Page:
Developmental and Comparative Immunology vol:34 issue:6 pages:690-698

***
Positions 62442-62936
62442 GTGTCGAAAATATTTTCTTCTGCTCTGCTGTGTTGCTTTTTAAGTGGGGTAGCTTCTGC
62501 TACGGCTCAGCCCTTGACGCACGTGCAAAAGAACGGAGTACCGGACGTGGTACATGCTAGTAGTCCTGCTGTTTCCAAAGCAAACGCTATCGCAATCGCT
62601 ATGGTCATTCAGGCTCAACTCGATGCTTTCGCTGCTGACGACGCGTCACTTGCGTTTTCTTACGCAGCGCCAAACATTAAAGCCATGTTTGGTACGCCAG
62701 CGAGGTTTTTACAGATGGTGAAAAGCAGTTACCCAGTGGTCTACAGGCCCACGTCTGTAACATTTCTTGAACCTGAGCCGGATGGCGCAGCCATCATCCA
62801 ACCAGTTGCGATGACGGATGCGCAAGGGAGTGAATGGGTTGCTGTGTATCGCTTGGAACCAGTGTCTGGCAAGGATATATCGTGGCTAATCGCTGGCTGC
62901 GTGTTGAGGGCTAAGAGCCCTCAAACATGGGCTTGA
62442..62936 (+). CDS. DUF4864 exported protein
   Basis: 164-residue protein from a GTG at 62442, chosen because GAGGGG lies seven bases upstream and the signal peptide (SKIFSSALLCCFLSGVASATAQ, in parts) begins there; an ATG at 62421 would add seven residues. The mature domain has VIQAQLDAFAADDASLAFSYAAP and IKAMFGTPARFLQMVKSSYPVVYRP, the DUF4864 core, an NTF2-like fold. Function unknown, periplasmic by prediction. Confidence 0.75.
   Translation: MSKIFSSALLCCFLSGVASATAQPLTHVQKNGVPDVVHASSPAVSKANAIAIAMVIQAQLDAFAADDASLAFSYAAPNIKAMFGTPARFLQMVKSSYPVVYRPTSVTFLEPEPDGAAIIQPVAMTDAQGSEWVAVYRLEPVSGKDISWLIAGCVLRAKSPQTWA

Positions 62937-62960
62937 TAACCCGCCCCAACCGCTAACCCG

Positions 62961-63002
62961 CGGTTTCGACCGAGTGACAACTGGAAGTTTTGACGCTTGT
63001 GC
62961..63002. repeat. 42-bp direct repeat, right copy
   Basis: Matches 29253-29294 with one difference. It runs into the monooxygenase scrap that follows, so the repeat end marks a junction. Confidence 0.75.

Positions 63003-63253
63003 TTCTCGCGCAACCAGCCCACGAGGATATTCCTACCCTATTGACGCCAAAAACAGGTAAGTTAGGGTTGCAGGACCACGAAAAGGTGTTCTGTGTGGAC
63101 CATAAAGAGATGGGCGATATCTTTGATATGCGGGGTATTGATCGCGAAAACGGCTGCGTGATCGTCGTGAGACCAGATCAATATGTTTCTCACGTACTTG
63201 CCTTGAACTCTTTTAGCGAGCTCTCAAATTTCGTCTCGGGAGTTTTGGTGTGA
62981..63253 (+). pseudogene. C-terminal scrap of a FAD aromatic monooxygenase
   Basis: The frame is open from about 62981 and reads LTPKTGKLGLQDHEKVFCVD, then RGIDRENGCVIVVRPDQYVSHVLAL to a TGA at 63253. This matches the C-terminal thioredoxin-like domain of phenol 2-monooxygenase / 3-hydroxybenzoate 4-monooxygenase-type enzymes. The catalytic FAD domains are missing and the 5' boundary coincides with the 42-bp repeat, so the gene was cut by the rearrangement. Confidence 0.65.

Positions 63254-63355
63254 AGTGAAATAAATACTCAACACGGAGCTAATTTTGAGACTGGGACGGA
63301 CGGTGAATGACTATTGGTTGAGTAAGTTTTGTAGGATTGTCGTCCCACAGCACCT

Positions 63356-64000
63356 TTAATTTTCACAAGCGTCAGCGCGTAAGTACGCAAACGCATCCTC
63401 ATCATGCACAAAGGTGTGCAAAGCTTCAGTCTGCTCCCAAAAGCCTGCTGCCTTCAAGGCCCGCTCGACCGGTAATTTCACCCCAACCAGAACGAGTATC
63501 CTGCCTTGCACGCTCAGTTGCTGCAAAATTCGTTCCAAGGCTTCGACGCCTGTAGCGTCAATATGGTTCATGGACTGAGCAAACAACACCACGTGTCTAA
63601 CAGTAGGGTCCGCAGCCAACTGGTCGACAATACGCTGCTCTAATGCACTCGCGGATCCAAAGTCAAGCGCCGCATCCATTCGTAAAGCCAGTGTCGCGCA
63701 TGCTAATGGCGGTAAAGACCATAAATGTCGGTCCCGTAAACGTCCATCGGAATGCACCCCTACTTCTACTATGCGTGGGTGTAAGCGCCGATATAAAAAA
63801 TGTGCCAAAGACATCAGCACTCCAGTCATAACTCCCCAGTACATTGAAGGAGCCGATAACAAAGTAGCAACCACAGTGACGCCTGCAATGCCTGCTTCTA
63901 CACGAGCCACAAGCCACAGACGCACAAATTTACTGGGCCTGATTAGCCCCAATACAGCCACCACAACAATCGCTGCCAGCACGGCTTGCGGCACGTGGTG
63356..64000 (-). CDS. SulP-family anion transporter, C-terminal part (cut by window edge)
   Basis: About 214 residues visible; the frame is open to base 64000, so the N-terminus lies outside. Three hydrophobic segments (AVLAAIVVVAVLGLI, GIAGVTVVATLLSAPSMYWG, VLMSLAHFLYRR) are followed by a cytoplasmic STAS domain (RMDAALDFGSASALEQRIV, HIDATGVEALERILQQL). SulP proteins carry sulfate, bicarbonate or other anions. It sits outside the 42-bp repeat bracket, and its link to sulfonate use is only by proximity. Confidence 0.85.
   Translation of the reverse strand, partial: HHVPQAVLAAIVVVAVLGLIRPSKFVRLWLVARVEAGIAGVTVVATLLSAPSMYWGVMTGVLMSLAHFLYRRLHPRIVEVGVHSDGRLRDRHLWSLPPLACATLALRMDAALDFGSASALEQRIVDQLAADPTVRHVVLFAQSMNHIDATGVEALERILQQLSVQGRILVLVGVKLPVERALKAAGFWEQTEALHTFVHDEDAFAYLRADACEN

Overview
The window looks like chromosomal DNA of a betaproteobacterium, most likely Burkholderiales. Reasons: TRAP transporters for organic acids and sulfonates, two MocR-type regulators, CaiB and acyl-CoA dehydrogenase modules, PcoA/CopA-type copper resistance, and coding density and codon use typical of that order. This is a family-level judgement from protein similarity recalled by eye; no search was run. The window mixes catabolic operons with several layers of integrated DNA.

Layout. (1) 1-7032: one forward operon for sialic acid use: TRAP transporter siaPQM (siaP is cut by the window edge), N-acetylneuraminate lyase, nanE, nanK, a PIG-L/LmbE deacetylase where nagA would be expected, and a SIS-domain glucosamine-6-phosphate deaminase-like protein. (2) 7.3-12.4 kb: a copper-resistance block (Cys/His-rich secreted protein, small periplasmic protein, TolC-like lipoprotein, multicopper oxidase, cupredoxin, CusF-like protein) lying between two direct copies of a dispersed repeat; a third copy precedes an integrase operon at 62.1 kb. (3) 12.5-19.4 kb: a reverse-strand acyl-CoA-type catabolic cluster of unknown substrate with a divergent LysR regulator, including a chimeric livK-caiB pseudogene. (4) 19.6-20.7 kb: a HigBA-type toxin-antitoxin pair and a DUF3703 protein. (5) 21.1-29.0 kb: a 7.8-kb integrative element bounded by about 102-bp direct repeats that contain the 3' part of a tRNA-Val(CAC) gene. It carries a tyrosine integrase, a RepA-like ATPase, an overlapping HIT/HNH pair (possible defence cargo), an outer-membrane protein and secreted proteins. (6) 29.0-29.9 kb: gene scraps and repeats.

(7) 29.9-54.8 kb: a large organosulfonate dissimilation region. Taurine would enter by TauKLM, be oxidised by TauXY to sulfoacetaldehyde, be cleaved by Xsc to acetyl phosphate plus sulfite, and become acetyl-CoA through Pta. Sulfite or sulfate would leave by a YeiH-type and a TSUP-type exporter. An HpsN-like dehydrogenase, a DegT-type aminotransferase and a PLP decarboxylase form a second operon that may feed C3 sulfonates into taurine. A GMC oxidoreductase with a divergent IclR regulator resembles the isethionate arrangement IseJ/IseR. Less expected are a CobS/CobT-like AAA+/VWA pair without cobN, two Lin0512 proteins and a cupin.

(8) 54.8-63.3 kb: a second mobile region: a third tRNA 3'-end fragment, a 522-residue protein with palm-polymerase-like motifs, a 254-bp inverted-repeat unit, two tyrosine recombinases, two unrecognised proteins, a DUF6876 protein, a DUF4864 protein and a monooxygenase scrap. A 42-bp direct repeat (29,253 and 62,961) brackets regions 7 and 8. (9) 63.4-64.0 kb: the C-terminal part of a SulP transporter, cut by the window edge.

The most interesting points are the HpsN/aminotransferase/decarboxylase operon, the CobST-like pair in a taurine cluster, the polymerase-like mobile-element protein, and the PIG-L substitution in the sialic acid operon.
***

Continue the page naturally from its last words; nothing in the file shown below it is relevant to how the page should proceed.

The striking similarities between the innate defences of vertebrates and invertebrates as well as the amenability of Caenorhabditis elegans for genetic analysis, have made this free-living ground nematode a popular model system in the study of bacterial pathogenesis. Although genetic studies have brought new insights, showing the inducibility and pathogen-specificity of the immune response, there is still much to be discovered about the exact mechanisms underlying resistance to infection. In this paper a different angle was adopted to uncover a few of the remaining questions concerning innate immunity. We report the application of differential gel electrophoresis (DIGE), combined with mass spectrometry to search for proteins that are differentially expressed in the worm after infection with the gram-negative bacterium Aeromonas hydrophila. Given the dynamic nature of an immune response, the proteome of C. elegans was investigated at three different time-points after infection. A total of 65 differential proteins were identified. This study confirms the involvement of galectins, C-type lectins and lipid binding proteins in the immunity of C. elegans. In addition a number of unknown proteins, not yet associated with the immune response, were isolated and identified. This work gives a first indication of the complex changes that occur at the protein level during infection.